Courses

Spring 2023 Ethnic Studies Graduate Certificate Courses

ETHN Courses:

Susana Peña | W 2:30-5:20pm | Shatzel 242

This class will focus on the intersection of race and sexuality, with particular focus on African American and Latinx populations in the United States.  We will discuss how sexuality discourses and practices have constructed, reinforced, and challenged racial, ethnic, gender, and class inequalities.  In particular, we will focus on topics such as queer of color critique, racialized sexualities and sex work, immigration, and reproductive justice. We will read work by scholars such as Roderick Ferguson, Gloria Anzaldúa, Mireille Miller-Young, Lionel Cantú, and Eithne Luibhéid. 

Tim Messer-Kruse | Th 2:30-5:20pm | Shatzel 242

CRT: Myth and Reality will examine the scholarship that is Critical Race Theory and the moral panic that it has provoked. After exploring the history of both CRT and populist racism, each week will be devoted to analyzing one of the "divisive concepts" currently banned by nearly half of the states.   

Approved Cognate Courses:

Radhika Gajjala | Th 6:00-9:00pm | Eppler North 303
This course focuses Social Media and Activism/Advocacy/Allyship and Influencers. This course will investigate topics related to social media and its use in activism and advocacy, whether by individuals, non-profits, political parties or social justice movements. Since the internet became publicly available beyond scientific and intelligence communities in the 1990s, we have seen a trend where people from various social and cultural worldwide locations have used the tools available to raise awareness for causes. As early as 1994, the Zapatistas used the internet for activism. Over the last decade we have seen an increase in this use by groups all across the globe. In looking at Activism/Advocacy/Allyship and Influencers the assumption is not that digital activists and influencers are ideologically progressive. The movements we look at and the tactics and strategies we examine will shed light on both conservative and liberal progressive movements across a spectrum of race, gender, class, caste, religion, nationalisms and fascisms. Thus we look at activist strategies in relation political misinformation, spread of hate groups as well as at human rights, antiracist or feminist movements. This manner of engaging what is happening though social media publics allows us to examine issues of race, gender and geography and how different historically oppressed/marginalized communities are impacted by what has come to be known as “digital activism.” Readings and exercises in class will focus on examining both the algorithmic/machinic infrastructural biases and the more discursively visible social, cultural, political and economic biases that shape practices of “digital activism.”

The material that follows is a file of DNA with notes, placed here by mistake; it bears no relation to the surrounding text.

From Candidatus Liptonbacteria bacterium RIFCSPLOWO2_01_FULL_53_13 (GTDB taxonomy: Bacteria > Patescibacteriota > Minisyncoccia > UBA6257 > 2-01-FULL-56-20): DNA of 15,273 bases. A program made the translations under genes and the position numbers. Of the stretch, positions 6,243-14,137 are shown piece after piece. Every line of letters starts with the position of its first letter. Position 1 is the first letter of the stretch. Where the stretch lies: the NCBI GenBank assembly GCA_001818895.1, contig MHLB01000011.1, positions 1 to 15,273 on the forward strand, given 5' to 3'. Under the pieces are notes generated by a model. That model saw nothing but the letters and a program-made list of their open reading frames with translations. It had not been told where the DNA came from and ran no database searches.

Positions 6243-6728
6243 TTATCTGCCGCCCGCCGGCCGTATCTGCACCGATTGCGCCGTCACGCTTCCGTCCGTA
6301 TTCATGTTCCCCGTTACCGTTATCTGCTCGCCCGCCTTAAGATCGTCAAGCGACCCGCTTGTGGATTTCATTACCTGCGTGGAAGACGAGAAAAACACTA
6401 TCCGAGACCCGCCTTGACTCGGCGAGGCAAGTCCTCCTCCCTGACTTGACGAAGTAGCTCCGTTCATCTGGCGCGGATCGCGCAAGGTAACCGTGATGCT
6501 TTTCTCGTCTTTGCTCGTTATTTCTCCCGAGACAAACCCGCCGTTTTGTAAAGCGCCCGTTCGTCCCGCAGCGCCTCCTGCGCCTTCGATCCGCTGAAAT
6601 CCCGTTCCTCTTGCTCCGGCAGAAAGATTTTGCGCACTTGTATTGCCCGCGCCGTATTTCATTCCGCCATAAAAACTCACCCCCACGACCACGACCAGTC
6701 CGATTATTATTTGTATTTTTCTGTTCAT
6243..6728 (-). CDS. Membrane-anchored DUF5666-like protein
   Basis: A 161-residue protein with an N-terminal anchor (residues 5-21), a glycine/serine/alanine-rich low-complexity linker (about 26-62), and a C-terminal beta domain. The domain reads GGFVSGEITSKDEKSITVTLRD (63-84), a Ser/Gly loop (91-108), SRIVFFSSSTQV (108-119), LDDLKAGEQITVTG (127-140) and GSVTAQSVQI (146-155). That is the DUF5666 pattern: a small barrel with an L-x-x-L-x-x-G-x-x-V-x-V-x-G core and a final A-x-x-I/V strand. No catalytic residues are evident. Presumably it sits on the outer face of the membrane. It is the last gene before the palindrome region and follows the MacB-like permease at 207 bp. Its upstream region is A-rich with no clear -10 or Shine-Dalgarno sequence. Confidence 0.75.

Radhika Gajjala l M 6-9:00pm l Shatzel Hall 126
This course emphasizes the use of computational tools and data analytics methods combined and juxtaposes with humanities critical ethnographic approaches. The methodological approach emphasizes an antiracist, anti-casteist and intersectional feminist epistemic framework. We use texts that are written by scholars across a gender continuum and emphasize the works of people of color.
We examine the importance of mixed and multiple methods where “big” data is examined closely in “smaller” frames drawing on data analytics tools and their ability to produce quantifiable metrics for describing data on the one hand and using a variety of qualitative and interpretive methods to collect and extend the understanding of these smaller frames in a broader more global context on the other.

Remy Attig | Online
An emphasis on “speaking correctly” and “grammar policing” has been a tool to silence resistance and reaffirm the superiority of the elite for centuries. This is particularly true where it relates to colonial and nationalist projects. While many of us have internalized these ideas of linguistic purity through our education and societal beliefs, the truth is that for a great many people these prescriptivist ideas of language don’t reflect our actual speech.